Gentile represents Ohio’s 30th Senate district which includes portions of Athens and Vinton counties, Belmont, Carroll, Harrison, Jefferson, Meigs, Monroe, Noble and Washington counties.
House Bill 59 passed out of the Senate chambers by a party line vote of 21-11.
Gentile said the Budget Conference Committee made several unprecedented changes that were not properly vetted and majority Republicans failed to make a priority of communities, public education and job creation and will raise taxes on seniors, homeowners and small businesses.
“The House and Senate Republicans new tax plan gives the wealthiest in Ohio tax cuts at the expense of everyone else,” Gentile said. “The burden is being shifted to Ohio’s most vulnerable populations and the majority failed to provide the resources our schools and communities desperately need. Instead of fixing the problem, this plan hurts senior citizens, small business owners, and is unfair to the working families in Eastern and Southeastern Ohio.”
The conference committee made last minute changes concerning a broad tax restructuring package and a handful of education issues.
“There are complex issues that will have dramatic effects on our state’s economy,” he said. “To make such sweeping changes, in less than a week, with little input from stakeholders is dangerous and undemocratic,” Gentile said.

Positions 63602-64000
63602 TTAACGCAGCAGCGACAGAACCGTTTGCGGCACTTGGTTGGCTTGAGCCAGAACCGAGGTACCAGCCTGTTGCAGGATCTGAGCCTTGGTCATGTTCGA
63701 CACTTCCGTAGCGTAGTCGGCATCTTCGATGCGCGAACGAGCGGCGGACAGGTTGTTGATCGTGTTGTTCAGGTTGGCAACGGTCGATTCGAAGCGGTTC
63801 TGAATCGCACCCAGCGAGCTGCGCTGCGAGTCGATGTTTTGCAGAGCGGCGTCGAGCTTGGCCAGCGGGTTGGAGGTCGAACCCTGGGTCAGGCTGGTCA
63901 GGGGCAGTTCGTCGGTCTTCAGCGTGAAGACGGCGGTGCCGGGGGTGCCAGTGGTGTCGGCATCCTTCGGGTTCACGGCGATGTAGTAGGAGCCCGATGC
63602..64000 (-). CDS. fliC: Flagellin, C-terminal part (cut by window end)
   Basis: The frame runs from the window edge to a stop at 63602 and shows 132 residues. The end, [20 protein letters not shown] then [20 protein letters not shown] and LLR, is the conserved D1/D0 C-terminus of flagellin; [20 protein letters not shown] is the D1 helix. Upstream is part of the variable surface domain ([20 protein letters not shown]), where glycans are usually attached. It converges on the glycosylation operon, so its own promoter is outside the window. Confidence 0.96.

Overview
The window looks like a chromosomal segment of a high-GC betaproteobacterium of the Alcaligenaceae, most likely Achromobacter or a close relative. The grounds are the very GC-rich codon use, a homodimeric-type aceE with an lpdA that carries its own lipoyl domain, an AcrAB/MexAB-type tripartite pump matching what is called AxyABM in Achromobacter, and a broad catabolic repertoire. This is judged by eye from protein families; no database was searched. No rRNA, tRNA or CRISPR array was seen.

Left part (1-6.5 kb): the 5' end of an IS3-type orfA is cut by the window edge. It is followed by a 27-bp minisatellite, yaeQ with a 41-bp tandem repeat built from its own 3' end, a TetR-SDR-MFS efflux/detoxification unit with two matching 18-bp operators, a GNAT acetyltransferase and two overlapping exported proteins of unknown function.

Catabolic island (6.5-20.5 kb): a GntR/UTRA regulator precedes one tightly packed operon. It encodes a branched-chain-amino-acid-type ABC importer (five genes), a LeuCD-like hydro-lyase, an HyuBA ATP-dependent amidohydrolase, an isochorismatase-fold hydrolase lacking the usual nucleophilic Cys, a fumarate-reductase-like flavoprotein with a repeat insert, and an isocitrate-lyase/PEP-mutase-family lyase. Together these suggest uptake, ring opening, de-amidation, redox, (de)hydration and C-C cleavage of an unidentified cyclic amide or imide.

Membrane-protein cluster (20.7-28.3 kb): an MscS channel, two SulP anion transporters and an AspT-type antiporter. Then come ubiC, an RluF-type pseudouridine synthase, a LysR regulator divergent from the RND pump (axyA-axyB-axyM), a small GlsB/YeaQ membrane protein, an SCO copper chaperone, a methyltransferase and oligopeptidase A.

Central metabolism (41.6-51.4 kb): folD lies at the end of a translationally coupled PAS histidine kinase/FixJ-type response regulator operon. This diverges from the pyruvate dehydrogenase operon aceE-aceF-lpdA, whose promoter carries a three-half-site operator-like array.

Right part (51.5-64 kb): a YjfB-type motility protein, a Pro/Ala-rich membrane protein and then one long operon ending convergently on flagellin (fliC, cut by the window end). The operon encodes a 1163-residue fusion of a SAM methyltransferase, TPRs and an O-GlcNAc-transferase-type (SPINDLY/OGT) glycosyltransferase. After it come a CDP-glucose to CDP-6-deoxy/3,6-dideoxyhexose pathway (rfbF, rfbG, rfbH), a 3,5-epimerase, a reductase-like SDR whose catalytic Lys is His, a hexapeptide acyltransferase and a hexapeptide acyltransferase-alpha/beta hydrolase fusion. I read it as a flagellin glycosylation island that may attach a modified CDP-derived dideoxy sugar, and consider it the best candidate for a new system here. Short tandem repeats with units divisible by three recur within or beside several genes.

According to Gentile, the Republican tax plan will award Ohio’s most affluent with average annual tax cuts of more than $6,000 a year, while low- and moderate-income Ohioans will pay slightly more. the Republican tax plan will also hurt local communities by making it harder to pass future levies because of the elimination of the property tax rollback.
“I offered an alternative to this tax plan multiple times during this budget process which would have stimulated the economy and created and saved jobs,” Gentile said. “During the Senate budget debate I presented amendments several times to restore $396 million to the Local Government Fund to alleviate the funding challenges our struggling communities are facing. There is already a burden on property owners for funding education and basic public services and I fear that it will be made even more disproportionate by this budget.”
Currently, seniors age 65 or older qualify for the homestead exemption, shielding $25,000 of the market value of their home from property taxation. Under the new tax plan, those who are not yet 65 and who earn more than $30,000 annually, will no longer qualify for the homestead exemption. This was the threshold before eligibility was expanded in 2007.
“I’m deeply concerned about how this will impact struggling seniors in my district who are already on a fixed income,” Gentile stated. “As the cost of living increases, the homestead exemption would have provided valuable property tax relief. However, many seniors in my district will no longer be eligible for this exemption.”
“Budgets are about priorities and rather than invest in education, strong communities, and health care, this General Assembly chose to cut taxes for very few at the expense of all Ohioans,” Gentile said. “It is unconscionable that Ohio is sitting on a $2 billion dollar surplus while communities are forced to make lay-offs and are struggling to provide basic public services.”
Gentile also expressed concern about the lack of input citizens had in the final budget bill. Republicans pushed several high-profile topics into the budget that merited individual attention in the legislative process.